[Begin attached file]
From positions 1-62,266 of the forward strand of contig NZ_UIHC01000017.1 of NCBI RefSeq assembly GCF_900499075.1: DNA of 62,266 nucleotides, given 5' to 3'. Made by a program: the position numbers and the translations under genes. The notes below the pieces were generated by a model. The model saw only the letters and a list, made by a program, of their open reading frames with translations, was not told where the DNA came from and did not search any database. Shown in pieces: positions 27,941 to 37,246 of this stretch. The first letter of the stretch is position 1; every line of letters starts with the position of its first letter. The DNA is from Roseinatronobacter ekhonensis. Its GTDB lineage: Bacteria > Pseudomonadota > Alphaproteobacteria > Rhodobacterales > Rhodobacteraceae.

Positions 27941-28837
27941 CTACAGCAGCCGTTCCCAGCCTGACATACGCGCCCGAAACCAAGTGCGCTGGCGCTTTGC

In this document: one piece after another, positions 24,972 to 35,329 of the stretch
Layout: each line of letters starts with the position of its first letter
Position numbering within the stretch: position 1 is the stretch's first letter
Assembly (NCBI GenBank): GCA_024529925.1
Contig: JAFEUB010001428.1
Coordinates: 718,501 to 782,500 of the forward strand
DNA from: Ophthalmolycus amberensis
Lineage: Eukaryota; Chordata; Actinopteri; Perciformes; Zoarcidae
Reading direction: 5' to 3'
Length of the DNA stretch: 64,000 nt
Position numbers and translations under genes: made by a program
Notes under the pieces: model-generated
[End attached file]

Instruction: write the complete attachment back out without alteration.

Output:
From positions 1-62,266 of the forward strand of contig NZ_UIHC01000017.1 of NCBI RefSeq assembly GCF_900499075.1: DNA of 62,266 nucleotides, given 5' to 3'. Made by a program: the position numbers and the translations under genes. The notes below the pieces were generated by a model. The model saw only the letters and a list, made by a program, of their open reading frames with translations, was not told where the DNA came from and did not search any database. Shown in pieces: positions 27,941 to 37,246 of this stretch. The first letter of the stretch is position 1; every line of letters starts with the position of its first letter. The DNA is from Roseinatronobacter ekhonensis. Its GTDB lineage: Bacteria > Pseudomonadota > Alphaproteobacteria > Rhodobacterales > Rhodobacteraceae.

Positions 27941-28837
27941 CTACAGCAGCCGTTCCCAGCCTGACATACGCGCCCGAAACCAAGTGCGCTGGCGCTTTGC

In this document: one piece after another, positions 24,972 to 35,329 of the stretch
Layout: each line of letters starts with the position of its first letter
Position numbering within the stretch: position 1 is the stretch's first letter
Assembly (NCBI GenBank): GCA_024529925.1
Contig: JAFEUB010001428.1
Coordinates: 718,501 to 782,500 of the forward strand
DNA from: Ophthalmolycus amberensis
Lineage: Eukaryota; Chordata; Actinopteri; Perciformes; Zoarcidae
Reading direction: 5' to 3'
Length of the DNA stretch: 64,000 nt
Position numbers and translations under genes: made by a program
Notes under the pieces: model-generated